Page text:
In this article, I will discuss why Sprint Nextel (S) investors should sell their shares and cash out the recent price increase in their shares. The outlook for a merged company is poorer than its original parts, and in Sprint's the case, this merger is thought to be only the first of many.
Prior to an official announcement of recent the M&A deals, the cash reserves of Sprint Nextel had reached a high of $6.8 billion, and its stock price had doubled. With appreciated equity and cash reserves as collateral, it was thought that Sprint was ready to make game-changing acquisitions. Analysts speculated that such a deal would enable a scaled-up Sprint to better compete with Verizon Wireless (VZ) and AT&T (T).
With Sprint making a turnaround, Gabelli & Company analysts speculated that the company could widen its customer base by acquiring Leap Wireless (LEAP) or Metro PCS (PCS). In an interview at Sprint's Overland Park headquarters, CEO Dan Hesse said that consolidation "would be constructive" for the industry. Hesse also added that "Sprint will play a role in that some way."
Analysts were surprised when they found out that Softbank (OTCPK:SFTBY) agreed to accumulate a 70% interest in Sprint. There was not much discussion of a Softbank acquisition amid the talk of analyst-envisioned business combinations deal prior to its announcement, even though it is Japan's third-largest mobile-phone company. Analysts were actually anticipating that Sprint would make acquisitions of its own. In particular, there was considerable speculation of a potential takeover of Metro PCS by Sprint.
There is still considerable potential for currently unannounced mergers and acquisitions in the wireless space. Just because executives have not announced them and analysts have not yet conceived of them does not mean they will not transpire.
In the game of predicting corporate matchmaking, these analysts got one of the brides right, but there was another groom. T-Mobile and Metro PCS announced that they are merging. Wilder still, Softbank came from out of nowhere to buy a 70% stake in Sprint.
Analysts were right in that some kind of scale-enhancing merger would result in M&A activity. In a telephone interview, Zack Shafran of Waddell & Reed said, "You have two very large players in the form of AT&T and Verizon and now it's argued that a strong No. 3 would be a welcome player. Looks like Sprint are on the verge of perhaps being that strong third player."
Sprint and Softbank have since clarified the terms of their proposed deal, and have dispelled rumors of other targeted takeovers. Softbank will pay $20.1 billion for a 70% stake in Sprint. Of these funds, $12.1 billion will be paid out to shareholders, and $8 billion will be new funds available to Sprint. Sprint insiders have also explained that Sprint management will be focused on the Sprint/Softbank deal for the next few months, and that no other deals are planned. This clarification sent shares of Clearwire (CLWR) 20% lower. Clearwire shares had doubled previously based on speculation of a Sprint buyout. For now, Sprint, which previously held a 48% ownership stake in Clearwire, may only wish to acquire 2% more shares to gain a majority.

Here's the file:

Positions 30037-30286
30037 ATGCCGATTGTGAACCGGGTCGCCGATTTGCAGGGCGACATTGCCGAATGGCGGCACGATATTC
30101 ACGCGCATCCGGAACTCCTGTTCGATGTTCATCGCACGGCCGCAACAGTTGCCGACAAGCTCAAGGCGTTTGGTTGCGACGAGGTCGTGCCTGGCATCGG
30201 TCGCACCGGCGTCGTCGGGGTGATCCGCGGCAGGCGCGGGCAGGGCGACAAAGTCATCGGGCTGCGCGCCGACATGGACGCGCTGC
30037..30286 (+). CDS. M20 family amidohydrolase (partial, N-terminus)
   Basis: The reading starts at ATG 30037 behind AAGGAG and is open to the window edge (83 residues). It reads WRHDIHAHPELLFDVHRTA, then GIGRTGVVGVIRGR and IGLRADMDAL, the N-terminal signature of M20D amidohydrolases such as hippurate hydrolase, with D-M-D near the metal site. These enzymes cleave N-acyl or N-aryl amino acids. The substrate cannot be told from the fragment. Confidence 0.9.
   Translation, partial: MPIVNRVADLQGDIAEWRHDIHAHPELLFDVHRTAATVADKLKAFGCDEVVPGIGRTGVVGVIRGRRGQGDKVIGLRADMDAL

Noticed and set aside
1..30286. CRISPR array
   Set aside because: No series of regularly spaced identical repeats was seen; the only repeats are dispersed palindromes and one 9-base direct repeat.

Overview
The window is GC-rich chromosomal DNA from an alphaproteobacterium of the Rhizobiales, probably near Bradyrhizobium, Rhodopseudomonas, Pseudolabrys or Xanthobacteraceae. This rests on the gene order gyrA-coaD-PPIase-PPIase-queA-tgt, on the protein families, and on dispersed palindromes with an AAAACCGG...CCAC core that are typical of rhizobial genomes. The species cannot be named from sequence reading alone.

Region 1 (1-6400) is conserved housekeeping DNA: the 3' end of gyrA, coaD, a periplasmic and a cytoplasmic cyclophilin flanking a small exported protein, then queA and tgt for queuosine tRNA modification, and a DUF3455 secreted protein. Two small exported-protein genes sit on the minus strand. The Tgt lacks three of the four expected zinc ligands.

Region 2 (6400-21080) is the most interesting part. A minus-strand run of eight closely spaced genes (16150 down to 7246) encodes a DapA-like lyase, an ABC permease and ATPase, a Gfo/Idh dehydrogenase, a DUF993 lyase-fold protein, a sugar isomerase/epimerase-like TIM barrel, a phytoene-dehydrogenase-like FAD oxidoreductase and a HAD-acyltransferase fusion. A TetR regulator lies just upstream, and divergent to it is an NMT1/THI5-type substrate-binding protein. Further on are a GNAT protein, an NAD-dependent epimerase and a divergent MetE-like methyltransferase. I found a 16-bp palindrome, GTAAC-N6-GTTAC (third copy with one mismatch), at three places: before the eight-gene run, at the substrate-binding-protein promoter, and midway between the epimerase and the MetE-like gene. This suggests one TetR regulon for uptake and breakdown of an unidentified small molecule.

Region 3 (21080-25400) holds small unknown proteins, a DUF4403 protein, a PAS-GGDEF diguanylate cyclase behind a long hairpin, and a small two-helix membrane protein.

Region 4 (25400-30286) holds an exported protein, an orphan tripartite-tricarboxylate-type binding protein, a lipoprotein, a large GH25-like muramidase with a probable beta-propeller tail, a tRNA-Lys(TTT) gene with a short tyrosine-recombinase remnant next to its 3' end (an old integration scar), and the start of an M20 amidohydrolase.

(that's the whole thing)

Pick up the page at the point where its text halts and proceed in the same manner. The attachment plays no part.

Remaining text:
Wireless Consolidation Likely
Once the deal is consummated, the combined Softbank/Sprint may want to acquire a takeover candidate for potential sales growth. On the basis of historical sales growth, there are seven possible acquisition targets that are as promising as Leap Wireless:
Here are the financial metrics for some of the stocks in the wireless industry:
Market Cap ($ Billions)
Past 5 Years Sales Growth
Telephone & Data Systems
United States Cellular
Leap Wireless International
There is no shortage of acquisition targets that Softbank/Sprint could court and try to acquire. If the sales growth of Leap Wireless is considered attractive, then there are six other more attractive targets on this list on the basis of sales growth.
Bear in mind that acquisitions could get very, very expensive, since T-Mobile and Softbank/Sprint are both known to be in the M&A market. Investors should be very fearful of purchasing potential acquirers, since any deals will undoubtedly be consummated at fat premiums.
Conclusion: Sell Sprint and Clearwire
If you are currently a Sprint shareholder, consider yourself lucky and sell your shares. If you are a Clearwire shareholder, sell your shares before the price appreciation from hypothetical takeover scenarios deteriorates further. If you are a MetroPCS shareholder, wait for prices to climb based on rumors of T-Mobile or Softbank/Sprint maneuvers, and then sell your shares.
Do not buy into these companies at this point. Most of the money that is to be made is already baked into their shares, and there is substantial risk of any deal falling through. Expect any combination of firms to find a host of problems from incompatible networks, billing databases, and elusive synergies. Hence, investors should have a gloomy outlook for Softbank, because acquisitions can cause serious problems for the acquiring firm, and because these deals often cost a hefty premium.
Additionally, Sprint has been burned by rough takeovers before. For example, Sprint's Nextel acquisition left Sprint with a marriage of irreconcilable networks, fleeing subscribers, and a five-year string of losses. Future M&A activity by Sprint/Softbank could be a source of further confusion and losses.